In Keator v. Brown, 57 N.J. Eq. 600, the defendant had contracted to sell her own interest and, without authority, to sell the interest of a cotenant in a tract of land.Summary of this case from Hazzard v. Morrison
Hawkins & Durand, for complainant. David Harvey, for defendants.
Bill by Bruce S. Keator against Rebecca Brown and another for specific performance.
Hawkins & Durand, for complainant.
David Harvey, for defendants.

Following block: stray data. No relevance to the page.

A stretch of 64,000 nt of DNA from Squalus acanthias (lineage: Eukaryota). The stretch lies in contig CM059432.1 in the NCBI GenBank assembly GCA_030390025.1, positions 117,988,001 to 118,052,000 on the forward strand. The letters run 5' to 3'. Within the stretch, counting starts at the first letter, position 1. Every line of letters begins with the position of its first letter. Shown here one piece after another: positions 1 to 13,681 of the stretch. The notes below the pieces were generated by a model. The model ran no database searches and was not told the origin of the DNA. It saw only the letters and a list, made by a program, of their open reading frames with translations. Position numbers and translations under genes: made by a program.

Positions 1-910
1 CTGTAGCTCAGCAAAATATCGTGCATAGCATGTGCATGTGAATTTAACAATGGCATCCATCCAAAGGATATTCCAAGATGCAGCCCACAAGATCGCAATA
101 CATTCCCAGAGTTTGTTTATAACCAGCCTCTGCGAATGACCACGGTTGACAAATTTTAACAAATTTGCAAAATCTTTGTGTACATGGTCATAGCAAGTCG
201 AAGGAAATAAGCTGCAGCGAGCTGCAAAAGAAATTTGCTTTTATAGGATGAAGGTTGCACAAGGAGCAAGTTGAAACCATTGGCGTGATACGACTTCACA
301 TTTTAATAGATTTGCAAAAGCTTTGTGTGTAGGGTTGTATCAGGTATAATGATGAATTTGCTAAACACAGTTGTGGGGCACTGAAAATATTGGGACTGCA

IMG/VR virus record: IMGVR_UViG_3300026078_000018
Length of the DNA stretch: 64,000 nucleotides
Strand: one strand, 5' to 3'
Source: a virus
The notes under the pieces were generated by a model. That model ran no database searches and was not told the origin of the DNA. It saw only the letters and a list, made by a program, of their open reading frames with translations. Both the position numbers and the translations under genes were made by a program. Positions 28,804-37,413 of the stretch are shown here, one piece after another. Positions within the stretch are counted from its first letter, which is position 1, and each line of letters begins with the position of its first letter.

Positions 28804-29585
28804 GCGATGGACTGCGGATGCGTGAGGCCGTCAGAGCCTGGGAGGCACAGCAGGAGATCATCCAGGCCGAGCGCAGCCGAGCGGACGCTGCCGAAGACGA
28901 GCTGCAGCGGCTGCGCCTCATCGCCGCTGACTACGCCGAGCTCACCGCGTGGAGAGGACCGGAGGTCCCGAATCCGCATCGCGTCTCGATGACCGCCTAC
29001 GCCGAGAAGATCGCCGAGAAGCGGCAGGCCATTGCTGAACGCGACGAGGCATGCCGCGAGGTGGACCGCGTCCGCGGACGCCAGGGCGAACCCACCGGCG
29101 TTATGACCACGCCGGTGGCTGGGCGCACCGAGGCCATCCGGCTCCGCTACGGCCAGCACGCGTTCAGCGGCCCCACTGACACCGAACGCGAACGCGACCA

STEVENS, V. C. I think, on the proofs, though not on the bill as it now stands, the complainant is entitled to a decree for specific performance against Rebecca Brown. The case is this: Rebecca and her sister Lida were tenants in common of a house and lot in Asbury Park. Rebecca, in her sister's absence, entered into a written agreement to sell, with the assignor of the complainant. She signed, without authority, her own and her sister's name, supposing that her sister would ratify her act. This her sister refused to do. The case appears to come within the rule of law stated in Young v. Paul, 10 N. J. Eq. 401, and Lounsberry v. Locander, 25 N. J. Eq. 554. In the latter case Mr. Justice Depue says: "The general doctrine in equity is that, * * * on a bill by the purchaser, a vendor will be required to allow compensation, in case he is able to make title for a part, but not for the whole, if the purchaser consents to accept part performance with such compensation." I can see no good reason for refusing to apply this rule to the present case. There is no doubt as to what interest Rebecca has, and as to how much of the purchase money she is entitled to. Each of the sisters owns an undivided half, and each is entitled to one-half the price. The rule is of much easier application to the case in hand than to many of the decided cases. It was argued that it would be inequitable to compel Lida Brown to become tenant in common with a stranger. This objection is of little weight. A tenant in common may always dispose of his interest, and thus bring about a similar situation. If Rebecca had separately contracted to sell her undivided share, the court would undoubtedly compel her to perform her contract, either with or without the concurrence of her co-tenant. And the same result follows in all those cases in which performance is decreed cy pres, with compensation, in respect of a title defective because of some outstanding interest. Indeed, the case is hardly one ofcompulsory performance cy pres as to Rebecca. The court is not obliged to readjust the terms of the contract as to her. It only compels Rebecca to do just what she agreed to do as to her interest. She owns an undivided half, and it is this which it is decreed that she must convey. She gets exactly the price that she bargained for, and that she would have received had her sister ratified. It would be hard to find a case in which the rule would operate more equitably. The bill, however, does not ask for performance against Rebecca alone. On the facts therein stated, no such performance can be decreed. It should be dismissed against Lida Brown, with costs. If the complainant desires to amend, he may apply on notice.